Le Tournoi, Pulled Apart By Horses, Fourteen Corners, The Sugars, Dinosaur Pile Up, The Debuts, Laura Groves Live At Leeds, Leeds
I'm Michael Wood and I'm late - this is why - and am stuck on a bus next to a woman who thinks you make Hummus with Yoghurt. Leeds is a traffic jam to get into and while I'm here I've missed Heads We Dance and the first half of Le Tournoi at The upstairs bit at Cockpit as the all day get in anywhere with your wrist band event begins.
Le Tournoi have dropped the old organised shambles approach to performance and put together a tighter, more focused set. The new guy Kez provides a focus - something that Bradford music gaffer Mark Husak noted as he booked them to support Lightspeed Champion in a few weeks - and everything about the band rumbles along more efficiently. They lag a few bands in the Bradford scene a little having shot out of the traps initially but they are never anything less than facinating to watch and they end this set strongly in the early heat of the under-roof in Leeds' leading venue.
A walk about downstairs for a pint and cut in front of someone at the bar. faces are familiar and a rush of people head off to Pulled Apart By Horses in the main room and I've heard good things so I head to the front only to be pushed back by the volume of a band who seem to have mistaken loud for melody, vocal acumen or even making sounds that don't sound like car crashes.
I feel disappointed cause I hoped for better and old because I'm at a gig complaining that the music is too loud and I remember hearing Nirvana in a pub in this City and they didn't have to turn everything up to eleven cause they could rock and write a bridge. I still feel old but am justified in being unimpressed.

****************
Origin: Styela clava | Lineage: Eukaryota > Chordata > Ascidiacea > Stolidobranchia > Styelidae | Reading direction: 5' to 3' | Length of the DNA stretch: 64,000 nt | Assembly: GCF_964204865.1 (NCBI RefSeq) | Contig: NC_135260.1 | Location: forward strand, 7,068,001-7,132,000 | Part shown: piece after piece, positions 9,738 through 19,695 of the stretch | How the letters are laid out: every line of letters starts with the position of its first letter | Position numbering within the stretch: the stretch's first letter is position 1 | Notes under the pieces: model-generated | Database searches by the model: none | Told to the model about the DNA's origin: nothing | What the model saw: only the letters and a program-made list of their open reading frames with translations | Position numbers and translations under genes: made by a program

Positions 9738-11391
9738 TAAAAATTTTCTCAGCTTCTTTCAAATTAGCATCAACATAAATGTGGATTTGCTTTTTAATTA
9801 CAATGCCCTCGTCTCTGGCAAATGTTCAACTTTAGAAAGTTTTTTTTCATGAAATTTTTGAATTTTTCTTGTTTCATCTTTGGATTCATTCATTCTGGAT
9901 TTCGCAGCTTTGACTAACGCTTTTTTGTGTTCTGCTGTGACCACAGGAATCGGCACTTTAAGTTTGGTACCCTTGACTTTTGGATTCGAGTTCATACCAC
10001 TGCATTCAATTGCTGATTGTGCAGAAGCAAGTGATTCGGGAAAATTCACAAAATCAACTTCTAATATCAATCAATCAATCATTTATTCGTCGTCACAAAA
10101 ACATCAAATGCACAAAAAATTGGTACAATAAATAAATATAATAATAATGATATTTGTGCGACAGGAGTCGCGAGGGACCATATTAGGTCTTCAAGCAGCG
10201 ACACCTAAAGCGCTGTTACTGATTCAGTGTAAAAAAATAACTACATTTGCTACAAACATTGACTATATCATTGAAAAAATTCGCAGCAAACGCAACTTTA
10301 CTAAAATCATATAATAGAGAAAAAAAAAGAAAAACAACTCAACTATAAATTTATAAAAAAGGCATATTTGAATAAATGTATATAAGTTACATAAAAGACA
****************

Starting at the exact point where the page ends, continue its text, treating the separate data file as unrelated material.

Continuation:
I'm always impressed with Fourteen Corners who have a new bassist - Hi new guy - and the set of superb tunes that are a cut above almost everything else that will be heard in the City today. Josh tells us he is sweating and Luke offers the audience "It's getting hot in here", arching an impressive eyebrow, "so take off all your clothes."
The idea of Fourteen Corners master stage craft amuses me for a minute and I hear how the songs mix together better now than they did when I first saw them. I talk to Josh later and he says that he thinks Luke is ace on guitar. I like it when bands get on together and that reminds me how the Pixies used to hate each other really and how I got into a discussion with the bloke who I cut in front of at the bar about how The Pixies were not as good as Throwing Muses/Belly because they were not as honest. Fourteen Corners are honest.
The taxi driver who takes us to Brudenell Social Club is not honest and rips us off for a pound but we are just in time to see The Sugars who are a kind of throwback to a time when looking a bit like Elvis was just being fashionable and when singing "Do-Wop" into a microphone - and The Sugars use beauitful looking microphones - did not have you dubbed and dismissed as a do-wop band.
They are a smarter band than they are often given credit for and they have some tunes worth hearing - hear them at the Love Apple soon - and if you like Metric but thought they needed White Stripe levels of energy then get down to see them.
In the end the only gripe with The Sugars is that while the tall blondeness and the grease hair quiff at the front are individually good they lack chemistry in a serious way and they need to get along better.
Getting along - or rather getting - was the order of the day piling back to The Cockpit to see Dinosaur Pile Up who made a fiver taxi ride and a route march past an old work place (Lower Basinghall Street dontchaknow) worthwhile.
Dinosaur Pile Up are Matt Bigland - one time of Mother Vulpine - and a guy playing fuzzy bass and a fuzzy guy playing drums and they are brilliant. They have added three new songs to the set since last time and each one bristles brilliantly with intelligence, with guitar hum and with melody thudded between slabs of noise.
Unlike Pulled Apart By Horses The Pile Up have the control and the belief to bring vocals - My Rock n' Roll brings smiles to the face, I Get My Direction From is pure Pavement - up the mix and let the guitars thump with tunes. They are the best band on today and they show it.
They are the peak and Le Tournoi's drummer James and Tim of the Chiara L's (bloke of a work mate of mine - Hi Lisa) are equally enthused and for a minute the strands of my life push together. In a little while I will be introducing Laura Groves to a man called Greasy.
Next though are The Debuts who are a massive disappointment taking sombre to a place it should not go - disinterested - and missing the diffidence of shoegazing leaving the impression that they would rather the audience were not in the room and on that point I agreed with them.